Whom One Can Wed

In soorah al-Nisaa’ verses 22-24, Allah has delineated what women a Muslim man may marry. Those categories are straightforward. However, there are a couple of issues that may be of extreme importance for Muslim converts, especially those living in non-Muslim lands. (Note that the question of remaining with non-Muslim spouses was discussed earlier.)

One important issue is that of marrying men or women who are not chaste. There is a difference of opinion among the scholars over whether or not it is allowed to marry a woman whom one knows to be a fornicatress.280 The majority of the scholars (meaning the Malikis, Shafiis and Hanafis) seem to think it is disapproved but allowable while a group of scholars say that it is forbidden. The difference of opinion revolves around the understanding of the verse, “The fornicator marries none but a fornicatress or a polytheistic woman and the fornicatress marries none but a fornicator or a polytheist. Such a thing is forbidden for the believers” (24:3). The majority of the scholars state that this verse is showing that the act of marriage with such a woman is blameworthy but not prohibited. They also based this on the following hadith: “A man came to the Messenger of Allah (peace be upon him) and said, ‘I have a wife who is most beloved to me but she does not keep the hand of the toucher281 from her.’ He said, ‘Divorce her.’ The man replied, ‘But I cannot live without her.’ He said, ‘Then enjoy her with that [deficiency].”

However, a number of early scholars clearly stated that it is forbidden to marry a fornicatress until she repents from her act of fornication. This was the opinion of Ahmad ibn Hanbal among others. This seems to be the strongest and correct opinion based on the verse above. As for the hadith that is quoted, Imam Ahmad considered it a weak hadith. Assuming it is authentic, as some scholars have stated, it is not explicit that the woman would actually commit illegal sexual intercourse. Instead, one could say that the woman was a little promiscuous or free with other men but not to the extent that she would commit illegal sexual intercourse. If a man has a wife of that nature, he should divorce her as the Prophet (peace be upon him) explicitly told the man in this hadith. This, in fact, is further evidence that one should not marry a fornicatress.

It could be argued that in the case of a Muslim convert, he should be extremely careful about this issue. If the person is new to Islam, he should want to be with a spouse who would improve his faith and strengthen his resolve to worship Allah properly. A spouse of immoral character would obviously not be the right choice for anyone hoping to be a true believer but it may be even more dangerous for someone whose faith is still new and vulnerable.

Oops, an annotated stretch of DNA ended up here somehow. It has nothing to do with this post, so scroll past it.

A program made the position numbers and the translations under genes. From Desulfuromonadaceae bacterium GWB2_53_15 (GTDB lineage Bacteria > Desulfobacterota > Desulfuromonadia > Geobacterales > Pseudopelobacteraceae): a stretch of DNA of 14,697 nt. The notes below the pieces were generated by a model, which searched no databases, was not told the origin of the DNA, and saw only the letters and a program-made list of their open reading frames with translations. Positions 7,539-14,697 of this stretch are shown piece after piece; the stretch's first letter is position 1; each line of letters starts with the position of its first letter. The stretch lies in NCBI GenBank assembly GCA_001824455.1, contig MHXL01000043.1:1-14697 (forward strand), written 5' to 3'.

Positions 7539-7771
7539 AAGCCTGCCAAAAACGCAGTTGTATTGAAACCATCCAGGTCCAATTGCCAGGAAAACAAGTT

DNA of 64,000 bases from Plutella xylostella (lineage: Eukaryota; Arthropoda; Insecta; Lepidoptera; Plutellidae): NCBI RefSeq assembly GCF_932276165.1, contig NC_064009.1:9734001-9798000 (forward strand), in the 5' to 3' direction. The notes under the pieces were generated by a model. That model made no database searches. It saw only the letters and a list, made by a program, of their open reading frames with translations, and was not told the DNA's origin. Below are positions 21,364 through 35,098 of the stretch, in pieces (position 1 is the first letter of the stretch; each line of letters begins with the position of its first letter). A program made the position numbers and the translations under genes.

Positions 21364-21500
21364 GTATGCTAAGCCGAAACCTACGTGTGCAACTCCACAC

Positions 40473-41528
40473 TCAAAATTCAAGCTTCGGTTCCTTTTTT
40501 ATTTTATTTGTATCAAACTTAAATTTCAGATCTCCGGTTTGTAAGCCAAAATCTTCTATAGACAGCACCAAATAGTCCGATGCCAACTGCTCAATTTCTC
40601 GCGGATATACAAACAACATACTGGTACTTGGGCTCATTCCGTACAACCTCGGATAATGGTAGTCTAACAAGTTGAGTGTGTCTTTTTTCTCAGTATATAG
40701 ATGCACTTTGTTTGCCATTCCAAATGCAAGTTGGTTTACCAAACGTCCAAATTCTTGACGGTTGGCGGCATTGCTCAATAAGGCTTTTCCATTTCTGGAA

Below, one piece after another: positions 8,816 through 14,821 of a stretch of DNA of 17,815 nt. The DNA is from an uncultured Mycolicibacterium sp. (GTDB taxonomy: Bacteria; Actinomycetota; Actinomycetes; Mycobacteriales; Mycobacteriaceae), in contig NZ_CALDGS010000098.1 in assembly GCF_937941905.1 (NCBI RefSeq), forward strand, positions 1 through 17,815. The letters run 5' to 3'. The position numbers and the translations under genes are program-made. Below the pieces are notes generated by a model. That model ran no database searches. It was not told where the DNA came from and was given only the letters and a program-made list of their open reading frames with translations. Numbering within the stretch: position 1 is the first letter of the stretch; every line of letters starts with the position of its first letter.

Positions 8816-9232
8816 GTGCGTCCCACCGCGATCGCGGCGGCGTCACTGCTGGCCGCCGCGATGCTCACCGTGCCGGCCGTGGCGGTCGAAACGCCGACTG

Another important question is whether it is allowed for a Muslim man to marry a Jewish or Christian woman. This has been a hotly debated question among the scholars, with the majority permitting it (based on Quranic verse 5:5), a minority prohibiting it and another minority applying strict conditions to it.282 Without getting into the details of that debate, once again, for the convert, he should consider his particular situation carefully. Being new to Islam, he should not open up doors to temptation and reverting from his new faith. It is not expected that non-Muslim women will support him in his faith and aid him to grow in his faith like pious Muslim women would. Hence, there is no question that, in general, converts to Islam should refrain from marrying non- Muslim women.

As for a Muslim woman or a female convert marrying a non-Muslim man, Al-Ghummaari wrote, “The marriage of a Muslim woman to a non- Muslim man is forbidden, as is clearly stated in the Quran, and this is something that is known by necessity in the religion. If anyone believes that such a marriage is permissible, he is definitively a disbeliever.”283 In general, the man is the head of the household. Hence, women marrying non-Muslim men presents a much greater danger for the woman and is thus prohibited.

280 A parallel discussion could be given for the question of a woman marrying a man who is known to be a fornicator.

281 A form of this Arabic word can be in reference to sexual intercourse. However, when it is explicitly used with the word, “hand”, as it is in this narration of the hadith, it is in reference to touch and not to sexual intercourse. Allah knows best.

282 Even those who allow it (and disapprove of it) lay down some conditions for its permissibility.
(1) She must be practicing her religion. (2) The woman must not be from Ahl al-Harb (those peoples who are at war with the Muslims). Ibn Abu Shaibah records in his Musannaf that ibn Abbaas stated, “It is not allowed to marry the women of the People of the Book if they are from the people fighting Islam.” Similar statements were also made by other early scholars. The difference between ahl al-Dhimmah (the non-Muslim women citizens living under the control of the Muslim state) and others seems to be clear, especially when compared to the women living in, for example, the United States. In the United States, the courts tend to favor the mother in custody battles and aspects of that nature, without taking into consideration the question of the religion of the child. Such would not be the case in an Islamic state. (3) The Woman must be afeefah or chaste. A Muslim is not allowed to marry a Jewish or Christian woman who is unchaste, who does not believe that fornication and adultery are bad and so forth.

283 Abdullah al-Ghumaari, Rafu al-Shakk wa al-Irtiyaab an Tahreem Nisaa’ Ahl al-Kitaab (Tanjah, Morocco: 1989), p. 25.